COLUMBUS, Ohio — If you’re seeking the latest tips on when to give your sheep haircuts and what to feed lambs to be sold for someone’s dinner table, you can consult a newly-revived Ohio sheep blog.
The Ohio State University Sheep Team blog offers easily digestible doses of research findings on raising sheep, keeping them safe and healthy, and the business profitable. After a six-year run ending in 2014, the sheep blog was relaunched in August 2017.
Brady Campbell, sheep team program coordinator with Ohio State’s College of Food Agricultural, and Environmental Sciences (CFAES), manages the site and includes contributions from the more than 25 Ohio State faculty and staff interested in sustaining Ohio’s sheep industry.
“Ohio State has done a lot of research on sheep, but unfortunately not a lot of people are aware of the research,” Campbell said. “I think it’s important that this information is readily available online.”
That’s why Campbell turns research papers into shards of advice that people in the sheep industry can use.
Campbell is a third-generation shepherd whose master’s degree in animal sciences focused on sheep production, examining alternative management strategies to reduce parasitic infection.
Recent sheep blog posts offer advice on shearing female sheep, letting female sheep graze on corn stalks left over from the harvest and determining whether sheep are resistant to common products that eliminate parasites.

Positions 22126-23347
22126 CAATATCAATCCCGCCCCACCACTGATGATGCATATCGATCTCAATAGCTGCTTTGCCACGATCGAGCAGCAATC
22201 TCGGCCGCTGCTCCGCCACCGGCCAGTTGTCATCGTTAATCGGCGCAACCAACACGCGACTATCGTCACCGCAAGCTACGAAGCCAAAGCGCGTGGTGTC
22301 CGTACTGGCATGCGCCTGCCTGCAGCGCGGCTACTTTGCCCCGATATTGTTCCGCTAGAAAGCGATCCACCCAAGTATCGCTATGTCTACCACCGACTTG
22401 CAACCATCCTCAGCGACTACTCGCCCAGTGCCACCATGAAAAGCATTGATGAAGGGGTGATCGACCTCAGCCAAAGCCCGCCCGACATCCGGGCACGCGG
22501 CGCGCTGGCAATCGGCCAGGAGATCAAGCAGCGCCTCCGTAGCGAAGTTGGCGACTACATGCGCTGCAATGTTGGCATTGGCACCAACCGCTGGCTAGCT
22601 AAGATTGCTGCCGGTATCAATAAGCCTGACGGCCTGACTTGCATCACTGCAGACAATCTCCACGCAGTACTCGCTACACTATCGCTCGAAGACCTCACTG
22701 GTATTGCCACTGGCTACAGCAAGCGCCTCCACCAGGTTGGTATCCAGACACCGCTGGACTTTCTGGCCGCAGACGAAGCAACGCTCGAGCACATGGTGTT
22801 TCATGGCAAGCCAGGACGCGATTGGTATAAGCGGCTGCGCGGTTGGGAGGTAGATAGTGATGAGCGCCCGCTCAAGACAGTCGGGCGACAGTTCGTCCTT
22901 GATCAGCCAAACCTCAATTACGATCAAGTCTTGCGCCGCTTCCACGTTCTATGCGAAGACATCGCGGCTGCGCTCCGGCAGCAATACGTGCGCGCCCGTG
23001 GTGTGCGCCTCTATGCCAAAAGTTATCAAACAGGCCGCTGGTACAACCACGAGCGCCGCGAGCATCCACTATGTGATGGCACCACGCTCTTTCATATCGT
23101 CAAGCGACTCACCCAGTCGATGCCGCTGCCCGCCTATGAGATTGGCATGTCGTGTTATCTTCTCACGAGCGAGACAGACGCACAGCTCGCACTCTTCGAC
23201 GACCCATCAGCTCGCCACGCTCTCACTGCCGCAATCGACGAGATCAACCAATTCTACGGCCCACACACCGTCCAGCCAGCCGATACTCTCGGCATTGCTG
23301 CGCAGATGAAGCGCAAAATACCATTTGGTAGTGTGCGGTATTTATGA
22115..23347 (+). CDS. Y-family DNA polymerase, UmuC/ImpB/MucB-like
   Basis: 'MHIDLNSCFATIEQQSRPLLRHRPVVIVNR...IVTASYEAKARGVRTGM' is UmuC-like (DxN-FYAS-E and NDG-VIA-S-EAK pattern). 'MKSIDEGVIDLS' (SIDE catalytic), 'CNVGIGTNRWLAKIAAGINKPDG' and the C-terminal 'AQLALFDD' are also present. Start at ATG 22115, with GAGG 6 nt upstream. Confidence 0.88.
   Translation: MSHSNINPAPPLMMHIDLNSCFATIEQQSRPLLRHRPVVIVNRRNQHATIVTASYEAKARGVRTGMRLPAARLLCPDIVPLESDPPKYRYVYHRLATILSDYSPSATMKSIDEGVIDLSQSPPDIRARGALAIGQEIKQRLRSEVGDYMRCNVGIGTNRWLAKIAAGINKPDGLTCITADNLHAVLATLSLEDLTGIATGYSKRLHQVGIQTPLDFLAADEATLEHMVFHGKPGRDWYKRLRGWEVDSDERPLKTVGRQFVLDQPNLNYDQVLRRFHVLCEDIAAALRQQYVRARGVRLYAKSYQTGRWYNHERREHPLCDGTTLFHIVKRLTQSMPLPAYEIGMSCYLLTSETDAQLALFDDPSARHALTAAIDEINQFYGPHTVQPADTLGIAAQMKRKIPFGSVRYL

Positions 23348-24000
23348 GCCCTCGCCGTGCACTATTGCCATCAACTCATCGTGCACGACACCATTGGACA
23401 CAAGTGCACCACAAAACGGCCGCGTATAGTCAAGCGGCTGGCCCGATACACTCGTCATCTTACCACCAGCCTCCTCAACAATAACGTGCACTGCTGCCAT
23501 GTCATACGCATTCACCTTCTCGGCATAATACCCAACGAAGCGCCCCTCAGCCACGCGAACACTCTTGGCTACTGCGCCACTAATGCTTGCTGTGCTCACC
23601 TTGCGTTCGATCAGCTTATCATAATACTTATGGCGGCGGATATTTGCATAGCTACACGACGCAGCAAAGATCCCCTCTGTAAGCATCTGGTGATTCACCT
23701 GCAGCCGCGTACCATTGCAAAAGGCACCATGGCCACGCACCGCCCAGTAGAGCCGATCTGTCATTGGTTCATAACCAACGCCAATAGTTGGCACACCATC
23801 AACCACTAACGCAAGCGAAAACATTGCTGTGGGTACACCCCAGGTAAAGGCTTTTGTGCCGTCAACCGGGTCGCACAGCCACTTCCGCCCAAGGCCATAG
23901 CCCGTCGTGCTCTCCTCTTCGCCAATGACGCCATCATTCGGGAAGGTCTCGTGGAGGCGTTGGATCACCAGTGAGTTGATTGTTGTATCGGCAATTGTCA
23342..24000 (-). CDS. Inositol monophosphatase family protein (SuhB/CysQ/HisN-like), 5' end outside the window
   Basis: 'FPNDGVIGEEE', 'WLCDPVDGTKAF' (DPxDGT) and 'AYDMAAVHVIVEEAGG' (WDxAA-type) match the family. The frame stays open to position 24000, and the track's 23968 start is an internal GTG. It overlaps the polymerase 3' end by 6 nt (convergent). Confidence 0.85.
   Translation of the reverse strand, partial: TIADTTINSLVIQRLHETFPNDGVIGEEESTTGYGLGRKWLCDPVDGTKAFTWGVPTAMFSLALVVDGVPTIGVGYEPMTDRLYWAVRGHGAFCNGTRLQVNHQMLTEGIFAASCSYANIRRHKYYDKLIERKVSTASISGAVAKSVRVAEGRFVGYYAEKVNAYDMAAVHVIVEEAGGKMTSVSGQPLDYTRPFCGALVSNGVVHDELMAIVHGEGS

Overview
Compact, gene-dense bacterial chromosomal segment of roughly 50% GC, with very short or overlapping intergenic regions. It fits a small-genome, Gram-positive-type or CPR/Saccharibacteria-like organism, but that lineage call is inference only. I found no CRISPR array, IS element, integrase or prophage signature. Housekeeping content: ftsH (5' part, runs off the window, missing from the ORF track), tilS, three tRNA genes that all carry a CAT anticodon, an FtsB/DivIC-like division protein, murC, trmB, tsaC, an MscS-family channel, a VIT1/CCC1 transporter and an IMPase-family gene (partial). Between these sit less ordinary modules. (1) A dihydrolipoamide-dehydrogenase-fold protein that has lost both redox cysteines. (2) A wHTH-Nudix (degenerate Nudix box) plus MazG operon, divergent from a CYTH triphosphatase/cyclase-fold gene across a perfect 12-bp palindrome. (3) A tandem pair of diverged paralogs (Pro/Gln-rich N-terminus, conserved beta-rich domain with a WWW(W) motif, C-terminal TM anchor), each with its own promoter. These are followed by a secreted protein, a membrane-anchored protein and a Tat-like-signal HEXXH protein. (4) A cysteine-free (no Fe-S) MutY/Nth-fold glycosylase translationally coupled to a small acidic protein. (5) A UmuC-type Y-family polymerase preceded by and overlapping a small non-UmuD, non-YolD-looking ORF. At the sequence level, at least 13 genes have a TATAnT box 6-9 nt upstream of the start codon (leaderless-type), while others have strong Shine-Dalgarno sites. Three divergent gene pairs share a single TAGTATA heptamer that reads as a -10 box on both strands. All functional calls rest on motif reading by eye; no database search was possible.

Managing parasites, one of the most serious issues for sheep raised on pasture land, is a particularly vexing problem for shepherds now, given that deworming medications no longer work for some sheep, Campbell said.
Sheep become infected by inadvertently eating the parasites, then spread it through their waste to other sheep, causing them to lose weight and grow weak.
Another key issue for shepherds is keeping records to ensure their sheep are properly identified and tracked, Campbell said. If a sheep has a weak immune system and performs poorly, it probably should be culled from a flock; conversely, if a sheep is high-performing, it’s important for a shepherd to know the sheep’s parents so that more sheep can be bred to also be high performers, Campbell said.
Shepherds in Ohio have small flocks, keeping an average of 36 sheep, so some may not be apt to keep detailed records on them since their sheep operation does not provide their primary income, Campbell said.
“A lot of producers have lost track of the basics of keeping records,” Campbell said.
By putting the latest research findings on sheep information in a blog, Campbell hopes to attract younger people to the site and inspire them to raise sheep, if they aren’t already doing so.
“Our younger shepherds are very hungry for information.”
To view the blog, see u.osu.edu/sheep/.